The NBA’s maximum salary is determined by a player’s years of NBA experience. Players with between zero and six seasons under their belts are eligible for a starting salary worth up to 25% of the salary cap. That figures increases to 30% for players with seven to nine years of NBA experience, and to 35% for players with 10+ years of service.
However, there are certain scenarios in which a player can achieve a higher maximum salary than his years of service dictate. When a player who would normally qualify for the 30% max becomes eligible for a starting salary worth up to 35% of the cap before he gains 10+ years of NBA experience, he can sign a Designated Veteran contract, also known as a “super-max” deal.
A player who has seven or eight years of NBA service with one or two years left on his contract becomes eligible for a Designated Veteran contract if he meets the required performance criteria.
A Designated Veteran contract can also be signed by a player who is technically a free agent if he has eight or nine years of service and meets the required performance criteria.
However, a player can’t sign a Designated Veteran deal with a new team — only his current team. If he has been traded at any time since his first four years in the NBA, he becomes ineligible for such a deal. Players like Donovan Mitchell, Domantas Sabonis, and Lauri Markkanen are no longer eligible for that reason. Even if they meet the required performance criteria, the fact that they’ve been traded in recent years disqualifies them.
Speaking of that performance criteria, here’s what it looks like. At least one of the following must be a true for a player to be eligible for a Designated Veteran contract:
- He was named to an All-NBA team in the most recent season, or in two of the last three seasons.
- He was named NBA MVP in any of the three most recent seasons.
- He was named NBA Defensive Player of the Year in the most recent season, or in two of the last three seasons.
Given the exclusivity of the MVP and Defensive Player of the Year awards, players who qualify for a Designated Veteran contract do so most often by earning All-NBA nods. For instance, Celtics wing Jaylen Brown became eligible for a super-max extension earlier this month when he was named to the All-NBA Second Team.
Brown and his Celtics teammate Jayson Tatum are the only players currently eligible to sign Designated Veteran contracts, and Brown is the only player who can do so during the 2023 offseason. Tatum has met the performance criteria but doesn’t have quite enough service time to sign a super-max extension, so he’ll have to wait until after the 2023/24 season.
As outlined above, if the Celtics were to trade Brown (or Tatum), he would no longer be super-max eligible.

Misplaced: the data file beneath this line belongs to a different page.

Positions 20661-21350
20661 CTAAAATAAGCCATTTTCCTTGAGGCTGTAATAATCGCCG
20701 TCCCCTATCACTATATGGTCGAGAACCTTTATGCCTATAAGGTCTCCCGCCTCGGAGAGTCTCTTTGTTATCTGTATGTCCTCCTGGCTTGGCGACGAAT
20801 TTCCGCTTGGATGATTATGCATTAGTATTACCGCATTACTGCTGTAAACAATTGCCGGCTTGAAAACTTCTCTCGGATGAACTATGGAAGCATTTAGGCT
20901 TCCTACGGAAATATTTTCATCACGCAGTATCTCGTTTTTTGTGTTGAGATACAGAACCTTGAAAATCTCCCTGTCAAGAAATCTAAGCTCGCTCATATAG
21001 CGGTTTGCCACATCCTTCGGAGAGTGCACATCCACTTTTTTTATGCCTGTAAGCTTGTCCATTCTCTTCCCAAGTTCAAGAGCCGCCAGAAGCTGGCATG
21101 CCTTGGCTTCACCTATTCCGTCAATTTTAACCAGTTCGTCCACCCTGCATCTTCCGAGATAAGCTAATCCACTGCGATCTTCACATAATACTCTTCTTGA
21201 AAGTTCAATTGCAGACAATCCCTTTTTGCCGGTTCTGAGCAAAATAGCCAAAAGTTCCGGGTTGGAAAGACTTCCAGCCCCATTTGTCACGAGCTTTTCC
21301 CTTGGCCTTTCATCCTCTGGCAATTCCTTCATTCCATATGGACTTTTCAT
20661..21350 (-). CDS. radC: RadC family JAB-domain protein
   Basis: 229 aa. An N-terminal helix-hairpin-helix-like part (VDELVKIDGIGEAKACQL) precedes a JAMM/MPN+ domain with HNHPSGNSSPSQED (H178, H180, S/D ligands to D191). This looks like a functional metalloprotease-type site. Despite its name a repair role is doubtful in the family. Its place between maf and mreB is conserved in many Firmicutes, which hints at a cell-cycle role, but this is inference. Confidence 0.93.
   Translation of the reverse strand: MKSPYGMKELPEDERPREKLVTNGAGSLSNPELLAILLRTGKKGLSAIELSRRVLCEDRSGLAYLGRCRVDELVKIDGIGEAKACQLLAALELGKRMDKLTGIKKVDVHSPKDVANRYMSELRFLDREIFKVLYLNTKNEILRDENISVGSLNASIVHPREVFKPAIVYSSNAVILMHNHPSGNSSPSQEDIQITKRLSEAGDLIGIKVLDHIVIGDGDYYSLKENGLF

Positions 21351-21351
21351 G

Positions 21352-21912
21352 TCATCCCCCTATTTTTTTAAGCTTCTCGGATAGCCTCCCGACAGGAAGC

Designated Veteran contracts are different than Designated Rookie contracts, which in turn are slightly different than Rose Rule deals. The Rose Rule allows players with fewer than seven years of NBA experience to qualify for contracts that begin at 30% of the cap instead of 25%, as we outline in a separate glossary entry.
Here are a few other rules related to Designated Veteran contracts:
- Even if a player qualifies for a Designated Veteran contract, his team isn’t obligated to start its extension offer at 35% of the cap. The player is eligible for a salary up to that amount, but the exact amount is still a matter for the two sides to negotiate. For example, after becoming super-max eligible, Rudy Gobert signed a contract with the Jazz that began at just over 31% of the cap.
- A Designated Veteran extension can’t exceed six years, including the number of years left on the player’s contract. So if a player signs a Designated Veteran extension when he has two years left on his current contract, he could tack on four new years to that deal.
- A player signing a Designated Veteran contract as a free agent can’t sign for more than five years.
- A Designated Veteran extension can only be signed between the end of the July moratorium and the last day before the start of the regular season.
- If a player signs a Designated Veteran contract, he is ineligible to be traded for one year.
- Under the 2017 Collective Bargaining Agreement, a team wasn’t permitted to carry more than two players on Designated Veteran contracts at a time. However, that rule won’t carry over to the 2023 CBA.
Our list of the players who have signed Designated Veteran contracts since their inception in 2017 can be found right here.
Note: This is a Hoops Rumors Glossary entry. Our glossary posts will explain specific rules relating to trades, free agency, or other aspects of the NBA’s Collective Bargaining Agreement. Larry Coon’s Salary Cap FAQ was used in the creation of this post.
A previous version of this glossary entry was published in 2018.